Sunday, November 3, 2013

How We Know Abstinence-Only Education Doesn't Work

Abstinence-only education does not reduce teen pregnancy. If it did, decades of research would have demonstrated this many times over. Instead, research results have been overwhelmingly inconclusive or the opposite of what its advocates would like to see.

A method of "education" characterized by limiting what is taught had better yield clear practical benefits. At least then there might be a trade-off between knowledge and behavior.

The Rise of Abstinence-Only Education In the United States

Federal funding for abstinence-only programs began in 1982 with the Adolescent Family Life Act, which was part of the previous year's omnibus spending bill (blue "AFLA" line on the chart below). This sent millions of dollars annually to programs aimed at preventing "adolescent sexual activity and adolescent pregnancy." These programs were encouraged to partner with "religious and charitable" organizations, which led to such a degree of religious involvement that a case went up to the Supreme Court by 1988. In Bowen v. Kendrick (487 U.S. 589), the Court decided that the Act was not unconstitutional on its face, but did note that there appeared to be "impermissible" specific applications, which it called for other courts to examine.

In 1998, a major welfare reform dramatically increased funding for abstinence-only programs (red "Title V" line on chart below). This bill defined an abstinence education program as one which:
  1. Has as its exclusive purpose, teaching the social, psychological, and health gains to be realized by abstaining from sexual activity
  2. Teaches abstinence from sexual activity outside marriage as the expected standard for all school age children
  3. Teaches that abstinence from sexual activity is the only certain way to avoid out-of-wedlock pregnancy, sexually transmitted diseases, and other associated health problems
  4. Teaches that a mutually faithful monogamous relationship in context of marriage is the expected standard of human sexual activity
  5. Teaches that sexual activity outside of the context of marriage is likely to have harmful psychological and physical effects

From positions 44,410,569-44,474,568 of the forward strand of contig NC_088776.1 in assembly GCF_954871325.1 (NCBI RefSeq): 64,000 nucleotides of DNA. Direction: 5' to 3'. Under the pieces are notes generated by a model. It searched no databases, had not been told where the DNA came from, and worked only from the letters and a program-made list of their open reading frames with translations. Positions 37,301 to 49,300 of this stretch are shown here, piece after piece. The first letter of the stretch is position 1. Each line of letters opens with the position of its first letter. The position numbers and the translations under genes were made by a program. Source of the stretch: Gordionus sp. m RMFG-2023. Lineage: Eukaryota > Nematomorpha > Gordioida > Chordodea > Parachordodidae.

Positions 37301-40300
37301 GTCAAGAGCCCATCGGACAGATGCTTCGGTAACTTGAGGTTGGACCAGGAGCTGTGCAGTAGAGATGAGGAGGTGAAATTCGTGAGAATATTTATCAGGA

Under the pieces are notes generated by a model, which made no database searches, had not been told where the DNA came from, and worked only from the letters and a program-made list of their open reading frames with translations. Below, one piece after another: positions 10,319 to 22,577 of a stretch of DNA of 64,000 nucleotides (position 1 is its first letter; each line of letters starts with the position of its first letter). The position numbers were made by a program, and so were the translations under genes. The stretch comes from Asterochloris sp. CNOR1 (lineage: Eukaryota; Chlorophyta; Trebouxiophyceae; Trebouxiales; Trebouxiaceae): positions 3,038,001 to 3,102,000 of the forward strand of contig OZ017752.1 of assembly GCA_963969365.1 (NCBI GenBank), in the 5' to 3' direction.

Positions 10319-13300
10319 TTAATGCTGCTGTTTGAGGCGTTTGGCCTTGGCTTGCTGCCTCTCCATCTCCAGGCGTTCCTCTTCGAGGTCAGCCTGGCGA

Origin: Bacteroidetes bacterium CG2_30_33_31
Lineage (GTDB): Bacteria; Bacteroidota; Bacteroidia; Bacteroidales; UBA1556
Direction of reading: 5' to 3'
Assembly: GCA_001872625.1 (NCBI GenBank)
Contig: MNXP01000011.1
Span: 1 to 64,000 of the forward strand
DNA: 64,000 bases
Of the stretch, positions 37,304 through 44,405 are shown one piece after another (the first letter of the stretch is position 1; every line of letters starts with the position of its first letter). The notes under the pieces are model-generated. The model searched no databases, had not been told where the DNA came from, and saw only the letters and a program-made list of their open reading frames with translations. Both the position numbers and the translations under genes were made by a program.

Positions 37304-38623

6. Teaches that bearing children out-of-wedlock is likely to have harmful consequences for the child, the child’s parents, and society
  7. Teaches young people how to reject sexual advances and how alcohol and drug use increases vulnerability to sexual advances
  8. Teaches the importance of attaining self-sufficiency before engaging in sexual activity
In 2001, additional federal funding began flowing from the Community Based Abstinence Education program (purple "CBAE" line on the chart below). The overall progression has been from low funding in the 80s and early 90s, medium funding in the late 90s, peak funding in the 00s, and back down to medium funding through at least 2014, thanks to $50 million per year allocated as part of the Affordable Care Act. In other words, the red line holds steady for three more years than this chart depicts:


Two decades and well over a billion tax dollars later, there is no scientific evidence that programs matching the 8-point definition are effective at reducing teen pregnancy.

An Official Investigation

As part of the Balanced Budget Act of 1997, Congress authorized funds for a scientific study of Title V abstinence-only programs. The U.S. Department of Health and Human Services (HHS) contracted this study out to Mathematica Policy Research, Inc. After years of study, Mathematica submitted its final report to HHS in April, 2007:

To maximize the opportunity for positive, reliable results, this study focused on four school programs that were especially intensive and could be especially well documented:
"All programs offered more than 50 contact hours and lasted for one or more school years, making them relatively intense among programs funded by the Title V, Section 510 grant." (Trenholm, 2007, p. 2)

"These four programs are called 'impact sites' because they had program features and staff capable of supporting a rigorous, experimental-design impact evaluation." (ibid., p. 7)